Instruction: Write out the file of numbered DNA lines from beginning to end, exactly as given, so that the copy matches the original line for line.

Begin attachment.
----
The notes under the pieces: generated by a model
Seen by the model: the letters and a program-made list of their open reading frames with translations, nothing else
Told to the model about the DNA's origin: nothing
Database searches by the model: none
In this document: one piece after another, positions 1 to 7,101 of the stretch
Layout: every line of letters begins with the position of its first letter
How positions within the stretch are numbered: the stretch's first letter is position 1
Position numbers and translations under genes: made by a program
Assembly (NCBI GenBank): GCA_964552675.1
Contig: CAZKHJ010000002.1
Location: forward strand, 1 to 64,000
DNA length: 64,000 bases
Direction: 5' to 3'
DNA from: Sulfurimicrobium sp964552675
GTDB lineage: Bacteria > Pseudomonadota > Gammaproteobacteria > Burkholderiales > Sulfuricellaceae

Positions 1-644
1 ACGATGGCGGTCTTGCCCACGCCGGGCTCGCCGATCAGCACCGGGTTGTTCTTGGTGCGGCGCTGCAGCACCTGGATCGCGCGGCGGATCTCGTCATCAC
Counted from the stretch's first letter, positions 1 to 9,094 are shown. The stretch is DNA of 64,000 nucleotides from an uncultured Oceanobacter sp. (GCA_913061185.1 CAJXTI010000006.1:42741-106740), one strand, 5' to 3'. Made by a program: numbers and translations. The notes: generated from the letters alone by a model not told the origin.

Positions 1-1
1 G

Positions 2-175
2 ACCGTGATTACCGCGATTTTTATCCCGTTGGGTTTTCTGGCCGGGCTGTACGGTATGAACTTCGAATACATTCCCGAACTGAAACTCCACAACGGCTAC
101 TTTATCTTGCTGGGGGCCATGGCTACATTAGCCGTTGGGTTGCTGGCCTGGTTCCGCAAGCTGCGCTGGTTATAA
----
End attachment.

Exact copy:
The notes under the pieces: generated by a model
Seen by the model: the letters and a program-made list of their open reading frames with translations, nothing else
Told to the model about the DNA's origin: nothing
Database searches by the model: none
In this document: one piece after another, positions 1 to 7,101 of the stretch
Layout: every line of letters begins with the position of its first letter
How positions within the stretch are numbered: the stretch's first letter is position 1
Position numbers and translations under genes: made by a program
Assembly (NCBI GenBank): GCA_964552675.1
Contig: CAZKHJ010000002.1
Location: forward strand, 1 to 64,000
DNA length: 64,000 bases
Direction: 5' to 3'
DNA from: Sulfurimicrobium sp964552675
GTDB lineage: Bacteria > Pseudomonadota > Gammaproteobacteria > Burkholderiales > Sulfuricellaceae

Positions 1-644
1 ACGATGGCGGTCTTGCCCACGCCGGGCTCGCCGATCAGCACCGGGTTGTTCTTGGTGCGGCGCTGCAGCACCTGGATCGCGCGGCGGATCTCGTCATCAC
Counted from the stretch's first letter, positions 1 to 9,094 are shown. The stretch is DNA of 64,000 nucleotides from an uncultured Oceanobacter sp. (GCA_913061185.1 CAJXTI010000006.1:42741-106740), one strand, 5' to 3'. Made by a program: numbers and translations. The notes: generated from the letters alone by a model not told the origin.

Positions 1-1
1 G

Positions 2-175
2 ACCGTGATTACCGCGATTTTTATCCCGTTGGGTTTTCTGGCCGGGCTGTACGGTATGAACTTCGAATACATTCCCGAACTGAAACTCCACAACGGCTAC
101 TTTATCTTGCTGGGGGCCATGGCTACATTAGCCGTTGGGTTGCTGGCCTGGTTCCGCAAGCTGCGCTGGTTATAA